The study was approved by the Institutional Review Board at the University of Michigan and patients were either consented before the use of their biosamples for the analysis conducted in this study (HUM00024461) or secondary analysis of archived samples was granted with a waiver of consent (HUM00083056).

Results

We employed two different strategies to identify as many patients as possible with a diagnosis of ACC and concurrent aldosterone production. First, we reviewed charts of 422 patients with a pathologically confirmed diagnosis of ACC for features of hyperaldosteronism and second, we stained an ACC TMA for CYP11B2.

Identification of patients with ACC and aldosterone production

Patient records were reviewed for a mentioning of aldosterone production documentation of increased aldosterone levels (>15 ng/dL), a plasma aldosterone (ng/dL)-to-renin (ng/mL/h) ratio (ARR) of >20 or increased 24-h urine aldosterone. A total of 25 patients were identified and tissues of 13 patients were available for further evaluation by immunohistochemistry and sequencing (ACC 1–12, 15) (Table 1). Interestingly, despite the documentation of hyperaldosteronism in the setting of ACC, not all 13 patients were likely to have a diagnosis of PA. PA was the definitive diagnosis in at least three patients (ACC 1, 3, 6) as they had suppressed renin and aldosterone >20 ng/dL in the setting of hypertension and spontaneous hypokalemia, which are the criteria for the diagnosis of primary aldosteronism by the recent Endocrine Society guidelines, in which confirmatory testing can be omitted. Based on clinical features, aldosterone level and ARR, another five patients (ACC 2, 5, 7, 10, 12) had a likely diagnosis of primary aldosteronism. However, none of these patients underwent confirmatory testing at the time of initial diagnosis, likely due to the assumption of a malignant mass and little impact on care. Only one patient with a low suspicion for PA underwent 24-h urine collection with a final value of 330 µg/L/24 h (ACC 12). Two patients had hyperreninemic hyperaldosteronism (HH) (ACC 11, 15) and for another three patients, clinical data were insufficient for subclassification of hyperaldosteronism into PA or hyperreninemic hyperaldosteronism (ACC 4, 8, 9). However, all three patients had spontaneous hypokalemia and required potassium supplementation in the absence of significant hypercortisolism.

Table 1

Patient and tumor characteristics.

ACC #SexAge (years)SideAliveOS (months)RecurrenceRFS (months)IdentificationStageGradeSize (cm)
1M66RNo91Yes62CR218
2F39RNo85Yes27CR216.5
3F69LYes48Yes19TMA, CR219
4F48LYes25No25CR3116
5F52LYes59No59CR3110
6F22RYes17No17CR3113.5
7F43LNo34Yes23CR124.5
8M49RNo119Yes43CR228
9F29LYes37No37CR2210.5
10F39RYes3No3CR2212
11F51RNo33Yes31CR3211
12M24RNo49Yes11CR329
13F61RNo6n/an/aTMA4225
14F60RNo8n/an/aTMA4225
15F49LNo21Yes7TMA, CR228.7
16F36LYes10n/an/aTMA4116
17F55xNon/an/an/aTMAn/a1n/a
18F25LNon/an/an/aTMAn/a2na
Total3M/15F45 (±14)8L/9R7 Yes/11 No40 (±32)8 Yes/5 No28 (±16)13 CR/7 TMA1 (1)

2 (7)

3 (5)

4 (3)
1 (8)

2 (10)
12 (±6)

ACC, adrenocortical carcinoma; CR, retrospective chart review; F, female; L, left; M, male; OS, overall survival; R, right; RFS, recurrence free survival; TMA, tissue microarray.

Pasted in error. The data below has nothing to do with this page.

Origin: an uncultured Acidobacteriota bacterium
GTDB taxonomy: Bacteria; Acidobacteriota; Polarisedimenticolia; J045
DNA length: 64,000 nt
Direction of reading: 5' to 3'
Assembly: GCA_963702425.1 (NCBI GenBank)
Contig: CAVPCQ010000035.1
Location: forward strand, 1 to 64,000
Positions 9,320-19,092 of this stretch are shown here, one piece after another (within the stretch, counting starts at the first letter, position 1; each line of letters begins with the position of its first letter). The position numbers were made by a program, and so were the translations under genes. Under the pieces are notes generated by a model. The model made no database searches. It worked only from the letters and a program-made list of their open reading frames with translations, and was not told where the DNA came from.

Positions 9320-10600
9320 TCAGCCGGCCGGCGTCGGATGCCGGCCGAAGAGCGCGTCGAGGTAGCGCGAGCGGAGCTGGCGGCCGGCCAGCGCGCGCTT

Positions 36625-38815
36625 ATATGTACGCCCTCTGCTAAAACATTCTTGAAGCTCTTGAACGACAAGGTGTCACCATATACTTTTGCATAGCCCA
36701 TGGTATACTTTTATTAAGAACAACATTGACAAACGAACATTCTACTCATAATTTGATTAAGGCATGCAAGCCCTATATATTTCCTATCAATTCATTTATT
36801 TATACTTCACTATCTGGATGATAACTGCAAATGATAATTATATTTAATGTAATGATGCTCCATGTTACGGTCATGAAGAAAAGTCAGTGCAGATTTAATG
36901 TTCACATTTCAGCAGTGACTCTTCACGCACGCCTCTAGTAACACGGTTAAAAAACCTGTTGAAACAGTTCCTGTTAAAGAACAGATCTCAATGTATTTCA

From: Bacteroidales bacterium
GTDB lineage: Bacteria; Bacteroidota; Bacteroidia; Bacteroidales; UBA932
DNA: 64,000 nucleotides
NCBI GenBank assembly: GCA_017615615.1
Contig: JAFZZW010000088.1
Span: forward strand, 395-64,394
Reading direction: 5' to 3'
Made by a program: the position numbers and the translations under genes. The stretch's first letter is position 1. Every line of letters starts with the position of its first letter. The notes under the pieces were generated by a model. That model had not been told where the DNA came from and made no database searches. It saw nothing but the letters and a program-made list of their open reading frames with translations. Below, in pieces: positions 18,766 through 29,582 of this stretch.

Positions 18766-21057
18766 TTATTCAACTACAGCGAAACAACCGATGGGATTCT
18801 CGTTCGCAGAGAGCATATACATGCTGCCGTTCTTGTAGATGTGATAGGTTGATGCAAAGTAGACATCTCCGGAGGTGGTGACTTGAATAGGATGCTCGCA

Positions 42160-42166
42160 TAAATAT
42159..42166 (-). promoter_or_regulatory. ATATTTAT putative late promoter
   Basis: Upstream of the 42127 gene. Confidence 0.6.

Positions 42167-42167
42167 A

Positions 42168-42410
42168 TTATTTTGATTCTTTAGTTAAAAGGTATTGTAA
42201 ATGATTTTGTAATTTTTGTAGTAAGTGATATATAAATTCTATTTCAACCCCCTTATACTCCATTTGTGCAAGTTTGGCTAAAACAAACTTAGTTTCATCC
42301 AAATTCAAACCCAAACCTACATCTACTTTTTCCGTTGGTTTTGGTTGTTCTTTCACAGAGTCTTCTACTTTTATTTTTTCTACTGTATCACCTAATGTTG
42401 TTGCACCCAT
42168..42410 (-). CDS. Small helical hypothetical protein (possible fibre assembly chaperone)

In order to evaluate the 13 clinically identified subjects for molecular correlates of aldosterone production, tissue sections were stained for CYP11B2 protein. Nine of the 13 patients showed positive staining for CYP11B2. However, intensity and distribution varied greatly from only small islands or single cells with positive staining to nearly entire staining of the whole specimen (Fig. 1). Of the four patients whose specimen stained negative, two clearly had a clinical diagnosis of PA (ACC 1, 12), one only had a mentioning of PA in the clinical notes without any further data available (ACC 4), and another patient likely carried the diagnosis of hyperreninemic hyperaldosteronism as judged by available biochemical data (ACC 11). Therefore, it is likely that the source of aldosterone in patients with samples with negative staining was either the contralateral adrenal gland or a different subclone of the often large adrenal tumors, which were not available for analysis.

Figure 1
Figure 1

Representative IHC for CYP11B2. Left two panels – CYP11B2 (10× and 20×), right two panels H&E (10× and 20×).

Citation: Endocrine-Related Cancer 26, 2; 10.1530/ERC-18-0385

Identification of patients with ACC and aldosterone production by tissue microarrays (TMA) staining for CYP11B2

In the second separate approach, ACC TMAs, containing 141 different specimens, including specimens of 118 patients that were also part of the initial 422 patients available for chart review, were stained for CYP11B2 and full slides were used to confirm staining. From the CYP11B2-stained TMA slides, we identified 57 cases of possible positive CYP11B2 staining. Full slide CYP11B2 staining, confirmed a total of seven ACC samples with true positive staining (Fig. 1 and Table 1). Five of these samples were not included in the initial retrospective chart review.

Of the initial 13 patients identified by retrospective chart review, a total of 7 patients were included in the TMA. Two of these seven samples had high and moderate CYP11B2 staining and were correctly identified in this second approach. The remaining five patients showed only minimal focal staining or were entirely negative on CYP11B2 staining and therefore escaped identification by TMA staining.

Clinical data were subsequently collected from all patients identified by CYP11B2 staining. However, there was only a renin value for a single patient available, which was clearly elevated and suggestive of hyperreninemic hyperaldosteronism (ACC 14).

The total number of patients identified as potential PA by the two methods was 18.

Demographics of identified patients